It’s almost April in Charleston, which means that the busy season here at the Sea Turtle Care Center™ is upon us! While we dislike seeing any animal in a desperate situation, we’re fortunate that we have the resources and support to rehabilitate and release as many of our patients as we possibly can. Part of this process involves tagging each individual sea turtle prior to releasing them back into the big blue.
As part of the Care Center’s release protocol, we tag turtles with the help of our friends at the South Carolina Department of Natural Resources (SCDNR). When one of our sea turtle patients is approaching a clean bill of health, they’re determined to be a pre-release candidate. They undergo an in-depth workup, including a thorough physical exam, blood tests and tagging by SCDNR. While this means they’re one flipper closer to release, it doesn’t make it official quite yet! Not only do we need to evaluate the patient’s bloodwork and exam results to determine release readiness, but there’s a waiting period following the tag application to ensure the area heals properly.
When it comes to the type of tag placed on the sea turtle, there are three different kinds that are available. So, how do we determine which type to use?
Passive Integrated Transponder | Microchip
Here at the Care Center, we use a passive integrated tag (PIT) for our smaller patients, like juvenile green and Kemp’s ridley sea turtles. Similar to microchipping a pet, this tag is a tiny, metal chip, no bigger than a grain of rice, that is placed under the turtle’s skin in one of their front flippers using a needle. A drop of tissue glue is then applied to the sea turtle’s skin to close the opening and to prevent infection. If the animal is found by another organization, a scanner can be used to locate and read the chip. Once scanned, this tag relays the individual identification number of that specific sea turtle. Researchers use this information to check an international sea turtle tag inventory (managed by the Archie Carr Center for Sea Turtle Research) for the turtle’s medical background. Similar to a hospital record, this allows the facility and researchers to consider the medical history of the animal when creating a care plan.
Flipper Tag | Identification Number
For our larger patients, like the loggerheads or the more mature Kemp’s ridleys, we use a flipper tag in addition to a PIT tag. This metal flipper tag is placed on the back of a front flipper and uses an identification number linked to data. Though it is not a satellite tag, the tag’s identification number acts as a reference point should the sea turtle require help again.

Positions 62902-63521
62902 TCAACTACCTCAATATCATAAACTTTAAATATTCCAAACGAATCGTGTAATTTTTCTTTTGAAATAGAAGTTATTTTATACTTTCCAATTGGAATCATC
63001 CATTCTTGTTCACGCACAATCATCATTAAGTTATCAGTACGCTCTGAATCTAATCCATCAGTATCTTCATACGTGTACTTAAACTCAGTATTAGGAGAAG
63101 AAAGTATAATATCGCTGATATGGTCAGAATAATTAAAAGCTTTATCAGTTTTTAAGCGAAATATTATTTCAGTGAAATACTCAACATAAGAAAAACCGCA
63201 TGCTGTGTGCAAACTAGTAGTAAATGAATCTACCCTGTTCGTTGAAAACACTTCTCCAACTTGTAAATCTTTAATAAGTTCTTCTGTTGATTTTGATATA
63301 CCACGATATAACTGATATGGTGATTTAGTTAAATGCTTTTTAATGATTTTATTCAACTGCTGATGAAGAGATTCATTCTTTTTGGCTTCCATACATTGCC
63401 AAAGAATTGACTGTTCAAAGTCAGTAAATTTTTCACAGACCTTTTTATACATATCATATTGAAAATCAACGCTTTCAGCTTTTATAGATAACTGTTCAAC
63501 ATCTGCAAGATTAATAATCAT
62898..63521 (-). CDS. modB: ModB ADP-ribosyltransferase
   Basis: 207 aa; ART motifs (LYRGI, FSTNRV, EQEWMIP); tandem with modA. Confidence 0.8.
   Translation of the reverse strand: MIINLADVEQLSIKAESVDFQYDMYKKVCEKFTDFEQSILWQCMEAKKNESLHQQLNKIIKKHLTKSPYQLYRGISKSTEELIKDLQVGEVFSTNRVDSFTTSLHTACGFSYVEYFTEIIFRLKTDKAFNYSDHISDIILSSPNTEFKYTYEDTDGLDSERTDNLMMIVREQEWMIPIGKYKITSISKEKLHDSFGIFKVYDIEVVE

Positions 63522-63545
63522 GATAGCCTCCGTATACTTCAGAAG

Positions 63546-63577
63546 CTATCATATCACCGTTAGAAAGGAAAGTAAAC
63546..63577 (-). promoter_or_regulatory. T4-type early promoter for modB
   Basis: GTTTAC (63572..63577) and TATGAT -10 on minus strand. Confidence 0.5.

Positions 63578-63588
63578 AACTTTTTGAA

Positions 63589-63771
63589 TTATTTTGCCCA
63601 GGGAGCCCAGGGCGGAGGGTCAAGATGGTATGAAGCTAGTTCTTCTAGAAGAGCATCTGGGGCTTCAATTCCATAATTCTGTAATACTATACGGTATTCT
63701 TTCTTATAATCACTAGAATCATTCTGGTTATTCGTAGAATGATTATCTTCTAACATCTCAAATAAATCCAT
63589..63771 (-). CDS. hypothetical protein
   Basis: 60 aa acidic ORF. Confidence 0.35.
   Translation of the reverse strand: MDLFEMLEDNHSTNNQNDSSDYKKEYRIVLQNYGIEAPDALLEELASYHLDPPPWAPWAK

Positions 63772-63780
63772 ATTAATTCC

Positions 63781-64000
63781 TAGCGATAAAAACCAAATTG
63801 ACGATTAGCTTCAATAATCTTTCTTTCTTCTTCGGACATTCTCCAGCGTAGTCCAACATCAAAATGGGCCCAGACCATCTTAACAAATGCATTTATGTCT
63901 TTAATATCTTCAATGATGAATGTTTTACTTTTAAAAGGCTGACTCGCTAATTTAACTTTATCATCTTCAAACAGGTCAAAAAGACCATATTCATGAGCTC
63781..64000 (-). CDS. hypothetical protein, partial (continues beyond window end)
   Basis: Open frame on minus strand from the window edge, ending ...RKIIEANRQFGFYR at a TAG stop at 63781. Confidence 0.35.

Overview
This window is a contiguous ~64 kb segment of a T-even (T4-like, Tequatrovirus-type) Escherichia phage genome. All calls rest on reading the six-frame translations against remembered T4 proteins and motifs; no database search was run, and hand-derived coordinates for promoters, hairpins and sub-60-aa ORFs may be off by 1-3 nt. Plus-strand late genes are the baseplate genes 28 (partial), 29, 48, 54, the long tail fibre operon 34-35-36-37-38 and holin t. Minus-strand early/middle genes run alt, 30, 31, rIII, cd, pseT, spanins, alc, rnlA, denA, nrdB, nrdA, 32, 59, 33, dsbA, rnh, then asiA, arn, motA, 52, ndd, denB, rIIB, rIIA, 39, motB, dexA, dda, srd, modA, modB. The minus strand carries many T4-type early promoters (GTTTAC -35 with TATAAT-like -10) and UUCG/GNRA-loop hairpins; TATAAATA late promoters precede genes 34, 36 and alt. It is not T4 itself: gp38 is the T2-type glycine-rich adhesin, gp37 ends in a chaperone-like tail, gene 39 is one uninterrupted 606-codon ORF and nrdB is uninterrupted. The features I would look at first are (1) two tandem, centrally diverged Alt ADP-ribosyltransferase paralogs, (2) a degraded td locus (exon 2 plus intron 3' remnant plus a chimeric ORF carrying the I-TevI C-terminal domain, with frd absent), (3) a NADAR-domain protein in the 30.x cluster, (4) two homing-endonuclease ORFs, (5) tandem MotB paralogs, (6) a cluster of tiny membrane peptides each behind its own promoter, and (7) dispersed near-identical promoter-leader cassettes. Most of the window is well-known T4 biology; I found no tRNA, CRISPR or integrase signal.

Satellite Tag | Location Pings
If a sea turtle is selected to be part of a research study, a satellite tag is used to provide the most accurate and in-depth data available on that specific patient. These tags are much larger in size and are applied to the carapace of a larger turtle using an epoxy adhesive. With this tag, researchers receive satellite pings that contribute to overarching research, like tracking an animal’s migration patterns. Due to the large cost and numerous permits required for a single satellite tag, our Care Center has used this tag minimally since the Aquarium’s opening in 2000.
The purpose of tagging is research — the more data we have, the better we can understand species-specific behaviors, reproductive activities, migration patterns and more.
A sea turtle’s tag information goes into a database to which all states have access. Not only does this open up lines of communication and research between fellow researchers, but it also helps identify sea turtles that may have been previously treated at a facility — like in the case of our former patient, J.K. Rowling, a loggerhead who was admitted to our Sea Turtle Care Center with debilitated turtle syndrome. Before coming to our facility, J.K. was previously treated and released by the Georgia Sea Turtle Center. Thanks to tagging, we were able to use J.K.’s identification number to locate where they had been treated beforehand and reach out to that facility for J.K.’s past history. Our Care Center rarely admits tagged patients, so this was the perfect example of how a tag can be beneficial. Without it, we would have been unaware of J.K.’s medical history.
Tagging isn’t just utilized in rehabilitation facilities — it comes in handy in the field, too. For example, SCDNR may tag a nesting sea turtle or a turtle that’s been caught in a trawl. Whenever there’s a chance to tag a sea turtle without interrupting its natural behaviors or causing it stress, researchers seize the opportunity!
After all, the more we learn about sea turtles, the better we can conserve and protect them.
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Published March 30, 2022